SIMI VALLEY, Calif. — Jeb Bush struggled for several days earlier this year to say whether he would have authorized the Iraq war, a blunder that exposed his difficulty talking about what many Americans consider the biggest failure of George W. Bush's presidency.
But on Tuesday night, Jeb Bush, who is seeking the Republican presidential nomination, planned to raise the issue by attacking President Barack Obama and former secretary of state Hillary Rodham Clinton for their "premature" decision to withdraw U.S. forces from Iraq — a move he describes as a "fatal error."
"It was a case of blind haste to get out, and to call the tragic consequences somebody else's problem," Bush planned to say, according to his prepared remarks. "Rushing away from danger can be every bit as unwise as rushing into danger, and the costs have been grievous."
Bush's speech at the Ronald Reagan Presidential Library marks a new effort to confront Clinton, a Democratic presidential candidate, and make his mark on Middle Eastern affairs. But the move also poses a risk by implicitly linking him to the unpopular policies of his brother.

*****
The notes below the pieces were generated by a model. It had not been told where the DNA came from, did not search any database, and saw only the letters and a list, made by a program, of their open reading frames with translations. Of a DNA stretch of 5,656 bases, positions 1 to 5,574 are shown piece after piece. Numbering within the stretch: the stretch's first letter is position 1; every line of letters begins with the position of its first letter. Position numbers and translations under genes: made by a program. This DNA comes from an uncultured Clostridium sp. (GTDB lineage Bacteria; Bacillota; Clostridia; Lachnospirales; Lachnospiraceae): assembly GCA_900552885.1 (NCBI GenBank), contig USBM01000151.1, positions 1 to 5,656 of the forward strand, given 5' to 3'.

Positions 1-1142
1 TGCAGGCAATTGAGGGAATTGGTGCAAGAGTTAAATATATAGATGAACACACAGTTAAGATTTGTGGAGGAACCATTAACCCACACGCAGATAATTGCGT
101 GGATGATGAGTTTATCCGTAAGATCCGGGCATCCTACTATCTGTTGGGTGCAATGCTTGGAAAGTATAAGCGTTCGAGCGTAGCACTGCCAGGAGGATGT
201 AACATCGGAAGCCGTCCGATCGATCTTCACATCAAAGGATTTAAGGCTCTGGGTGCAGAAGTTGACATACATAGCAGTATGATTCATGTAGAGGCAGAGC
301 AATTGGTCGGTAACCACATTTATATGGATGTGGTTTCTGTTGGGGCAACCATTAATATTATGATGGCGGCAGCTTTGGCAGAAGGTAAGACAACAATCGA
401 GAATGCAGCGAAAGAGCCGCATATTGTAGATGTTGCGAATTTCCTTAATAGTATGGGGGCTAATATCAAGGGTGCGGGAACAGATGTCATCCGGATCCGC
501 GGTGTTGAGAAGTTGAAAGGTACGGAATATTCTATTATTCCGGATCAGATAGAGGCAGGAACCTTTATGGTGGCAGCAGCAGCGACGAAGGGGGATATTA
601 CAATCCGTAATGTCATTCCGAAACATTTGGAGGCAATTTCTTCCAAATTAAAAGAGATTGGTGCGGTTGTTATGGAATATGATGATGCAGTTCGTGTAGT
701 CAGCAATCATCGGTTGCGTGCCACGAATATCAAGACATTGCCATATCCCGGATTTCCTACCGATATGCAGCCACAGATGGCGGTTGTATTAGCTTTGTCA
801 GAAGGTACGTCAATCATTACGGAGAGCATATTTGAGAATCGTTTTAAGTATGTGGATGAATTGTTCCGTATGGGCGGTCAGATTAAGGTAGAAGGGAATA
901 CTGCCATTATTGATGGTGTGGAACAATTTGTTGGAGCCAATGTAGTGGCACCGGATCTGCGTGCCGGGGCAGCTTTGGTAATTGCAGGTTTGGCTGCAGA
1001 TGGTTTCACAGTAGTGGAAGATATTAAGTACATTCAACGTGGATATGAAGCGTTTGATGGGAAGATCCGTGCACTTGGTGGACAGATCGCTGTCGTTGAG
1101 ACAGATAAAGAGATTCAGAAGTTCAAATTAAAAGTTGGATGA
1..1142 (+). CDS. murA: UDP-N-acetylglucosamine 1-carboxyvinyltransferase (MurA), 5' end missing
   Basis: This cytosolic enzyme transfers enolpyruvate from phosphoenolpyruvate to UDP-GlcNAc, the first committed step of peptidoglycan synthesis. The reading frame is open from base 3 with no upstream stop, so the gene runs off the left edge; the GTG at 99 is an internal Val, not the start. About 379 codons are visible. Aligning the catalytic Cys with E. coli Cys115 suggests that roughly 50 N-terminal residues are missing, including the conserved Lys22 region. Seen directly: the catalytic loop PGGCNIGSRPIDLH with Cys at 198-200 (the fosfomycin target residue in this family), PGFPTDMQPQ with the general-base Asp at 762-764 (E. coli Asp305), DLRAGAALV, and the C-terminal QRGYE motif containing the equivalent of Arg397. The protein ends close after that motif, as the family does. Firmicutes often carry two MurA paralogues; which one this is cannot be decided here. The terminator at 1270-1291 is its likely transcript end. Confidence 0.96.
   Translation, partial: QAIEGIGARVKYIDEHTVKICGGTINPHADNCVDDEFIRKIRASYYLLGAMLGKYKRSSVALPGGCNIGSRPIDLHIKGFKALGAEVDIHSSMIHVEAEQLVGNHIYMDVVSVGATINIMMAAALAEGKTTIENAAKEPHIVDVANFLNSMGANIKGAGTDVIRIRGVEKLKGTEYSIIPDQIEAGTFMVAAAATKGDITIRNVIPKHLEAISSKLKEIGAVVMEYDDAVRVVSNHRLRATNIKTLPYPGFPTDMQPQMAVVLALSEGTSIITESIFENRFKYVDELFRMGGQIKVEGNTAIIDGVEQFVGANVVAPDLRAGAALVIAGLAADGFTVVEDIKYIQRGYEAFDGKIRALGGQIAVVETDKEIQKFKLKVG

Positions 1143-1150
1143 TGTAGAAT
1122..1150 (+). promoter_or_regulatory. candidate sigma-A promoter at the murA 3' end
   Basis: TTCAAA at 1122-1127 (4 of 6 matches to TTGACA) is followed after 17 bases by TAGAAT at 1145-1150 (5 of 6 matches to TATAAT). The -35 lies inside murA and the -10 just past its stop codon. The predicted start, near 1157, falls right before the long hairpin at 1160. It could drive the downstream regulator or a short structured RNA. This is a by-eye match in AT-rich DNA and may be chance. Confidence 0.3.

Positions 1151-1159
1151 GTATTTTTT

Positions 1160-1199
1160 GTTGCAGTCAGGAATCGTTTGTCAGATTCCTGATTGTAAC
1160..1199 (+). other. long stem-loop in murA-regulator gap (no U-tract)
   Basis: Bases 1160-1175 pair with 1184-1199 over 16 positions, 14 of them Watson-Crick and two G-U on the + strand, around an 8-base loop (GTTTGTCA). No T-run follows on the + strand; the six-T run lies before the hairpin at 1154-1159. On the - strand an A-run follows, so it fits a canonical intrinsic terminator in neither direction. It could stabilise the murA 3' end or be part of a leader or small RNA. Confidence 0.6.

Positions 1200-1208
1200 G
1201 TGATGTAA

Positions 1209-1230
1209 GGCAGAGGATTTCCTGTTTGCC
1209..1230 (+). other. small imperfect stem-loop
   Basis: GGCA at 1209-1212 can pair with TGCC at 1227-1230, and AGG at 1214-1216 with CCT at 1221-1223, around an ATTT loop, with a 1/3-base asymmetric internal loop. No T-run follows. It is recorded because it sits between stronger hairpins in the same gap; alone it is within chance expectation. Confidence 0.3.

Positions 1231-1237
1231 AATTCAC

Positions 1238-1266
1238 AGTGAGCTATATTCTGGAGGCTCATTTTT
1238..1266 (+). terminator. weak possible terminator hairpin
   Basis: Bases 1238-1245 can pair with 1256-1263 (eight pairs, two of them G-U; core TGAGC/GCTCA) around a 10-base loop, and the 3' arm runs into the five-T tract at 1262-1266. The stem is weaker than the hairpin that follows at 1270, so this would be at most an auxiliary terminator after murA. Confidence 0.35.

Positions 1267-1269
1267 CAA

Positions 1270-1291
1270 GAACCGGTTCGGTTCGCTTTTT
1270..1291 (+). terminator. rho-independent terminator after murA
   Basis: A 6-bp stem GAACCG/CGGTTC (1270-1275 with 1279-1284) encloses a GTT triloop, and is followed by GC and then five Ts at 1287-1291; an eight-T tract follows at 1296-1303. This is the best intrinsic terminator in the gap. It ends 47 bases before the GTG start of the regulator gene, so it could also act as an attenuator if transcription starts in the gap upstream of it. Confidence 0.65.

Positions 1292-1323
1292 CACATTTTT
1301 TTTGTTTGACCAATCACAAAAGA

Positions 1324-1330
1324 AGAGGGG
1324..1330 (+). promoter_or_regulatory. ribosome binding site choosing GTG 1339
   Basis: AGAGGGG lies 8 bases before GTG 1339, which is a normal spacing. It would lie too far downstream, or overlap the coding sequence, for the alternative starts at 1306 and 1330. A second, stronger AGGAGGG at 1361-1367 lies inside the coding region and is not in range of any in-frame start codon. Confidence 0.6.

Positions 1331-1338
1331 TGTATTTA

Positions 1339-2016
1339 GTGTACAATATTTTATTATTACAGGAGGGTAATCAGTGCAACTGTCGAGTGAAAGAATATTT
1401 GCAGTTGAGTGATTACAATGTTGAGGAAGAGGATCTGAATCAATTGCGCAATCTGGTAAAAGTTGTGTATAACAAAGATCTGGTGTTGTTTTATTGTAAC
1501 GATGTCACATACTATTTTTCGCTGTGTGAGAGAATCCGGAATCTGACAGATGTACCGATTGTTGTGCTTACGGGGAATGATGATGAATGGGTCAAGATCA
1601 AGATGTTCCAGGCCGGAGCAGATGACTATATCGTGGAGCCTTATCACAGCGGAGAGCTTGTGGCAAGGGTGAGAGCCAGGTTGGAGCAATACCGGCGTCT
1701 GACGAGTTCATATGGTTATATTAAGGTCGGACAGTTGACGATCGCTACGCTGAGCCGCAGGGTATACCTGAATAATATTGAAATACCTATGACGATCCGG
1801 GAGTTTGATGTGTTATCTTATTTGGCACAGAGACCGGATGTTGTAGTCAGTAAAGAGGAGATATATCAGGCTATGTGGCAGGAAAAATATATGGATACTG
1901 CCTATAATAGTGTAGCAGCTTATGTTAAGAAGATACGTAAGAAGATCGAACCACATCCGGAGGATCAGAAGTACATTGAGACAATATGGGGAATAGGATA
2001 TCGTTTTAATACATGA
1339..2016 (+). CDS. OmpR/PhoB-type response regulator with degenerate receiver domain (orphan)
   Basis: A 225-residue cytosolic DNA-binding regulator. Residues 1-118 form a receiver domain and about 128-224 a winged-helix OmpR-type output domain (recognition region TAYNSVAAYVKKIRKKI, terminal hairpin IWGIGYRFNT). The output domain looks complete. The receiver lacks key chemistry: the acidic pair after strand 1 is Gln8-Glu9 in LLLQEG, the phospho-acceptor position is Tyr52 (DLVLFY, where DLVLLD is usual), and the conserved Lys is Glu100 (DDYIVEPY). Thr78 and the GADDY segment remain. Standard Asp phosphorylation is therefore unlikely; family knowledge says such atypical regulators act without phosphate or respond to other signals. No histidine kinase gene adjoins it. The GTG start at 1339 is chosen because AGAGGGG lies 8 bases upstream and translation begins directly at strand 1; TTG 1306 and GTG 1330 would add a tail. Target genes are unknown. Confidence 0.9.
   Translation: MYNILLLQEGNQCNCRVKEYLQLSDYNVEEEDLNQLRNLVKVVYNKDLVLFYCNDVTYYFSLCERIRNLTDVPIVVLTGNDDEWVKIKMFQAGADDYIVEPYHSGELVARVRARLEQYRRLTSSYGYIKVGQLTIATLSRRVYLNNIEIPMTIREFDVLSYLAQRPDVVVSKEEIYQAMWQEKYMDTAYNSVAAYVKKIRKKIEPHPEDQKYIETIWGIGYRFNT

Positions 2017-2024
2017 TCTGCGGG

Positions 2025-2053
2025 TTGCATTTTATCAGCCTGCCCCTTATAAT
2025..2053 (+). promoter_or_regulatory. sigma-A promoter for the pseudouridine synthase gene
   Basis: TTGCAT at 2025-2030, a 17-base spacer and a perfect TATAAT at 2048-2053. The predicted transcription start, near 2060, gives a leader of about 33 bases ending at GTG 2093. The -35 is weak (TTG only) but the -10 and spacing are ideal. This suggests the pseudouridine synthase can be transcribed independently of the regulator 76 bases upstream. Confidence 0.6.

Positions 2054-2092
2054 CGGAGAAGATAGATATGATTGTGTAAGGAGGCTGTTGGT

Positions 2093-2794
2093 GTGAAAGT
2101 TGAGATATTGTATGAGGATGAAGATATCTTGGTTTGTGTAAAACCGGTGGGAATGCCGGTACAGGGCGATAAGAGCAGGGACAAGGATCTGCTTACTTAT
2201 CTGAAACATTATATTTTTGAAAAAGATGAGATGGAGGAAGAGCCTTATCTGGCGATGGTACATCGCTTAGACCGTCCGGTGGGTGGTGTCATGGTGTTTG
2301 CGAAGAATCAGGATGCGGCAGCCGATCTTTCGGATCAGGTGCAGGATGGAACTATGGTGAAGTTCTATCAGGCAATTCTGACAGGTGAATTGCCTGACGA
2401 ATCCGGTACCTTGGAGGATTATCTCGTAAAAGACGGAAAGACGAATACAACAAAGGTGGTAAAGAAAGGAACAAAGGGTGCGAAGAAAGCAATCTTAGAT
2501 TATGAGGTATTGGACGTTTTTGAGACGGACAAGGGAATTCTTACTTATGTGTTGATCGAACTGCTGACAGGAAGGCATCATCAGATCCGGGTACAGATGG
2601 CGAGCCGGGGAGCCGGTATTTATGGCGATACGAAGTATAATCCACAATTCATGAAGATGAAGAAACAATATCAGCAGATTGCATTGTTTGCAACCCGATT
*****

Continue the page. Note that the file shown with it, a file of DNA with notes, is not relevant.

Unmentioned by Bush, for example, was that George W. Bush started the process of withdrawing U.S. forces from Iraq. Once in office, Obama sought to ensure that U.S. troops would continue to have legal immunity while in the country. But the Iraqi government refused, leading to the exit of all but residual U.S. forces by December 2011.
Bush's comments come as Clinton has intensified her attacks on him, as many Democrats privately think he will ultimately become the GOP nominee despite the current popularity of Donald Trump. She has targeted Bush's stance on abortion rights, federal funding for women's health research, taxes and U.S.-Cuba relations.
Relishing the attention, Bush's campaign has begun to strike back.
In his speech, Bush planned to argue that as secretary of state, Clinton allowed unrest in Iraq to intensify by not checking the rise of the Islamic State terrorist group, also known as ISIS, which is occupying parts of the war-torn country and neighboring Syria.
"What we are facing in ISIS and its ideology is, to borrow a phrase, the focus of evil in the modern world," Bush says in the prepared remarks, which his campaign provided. "And civilized nations everywhere, especially those with power, have a duty to oppose and defeat this enemy."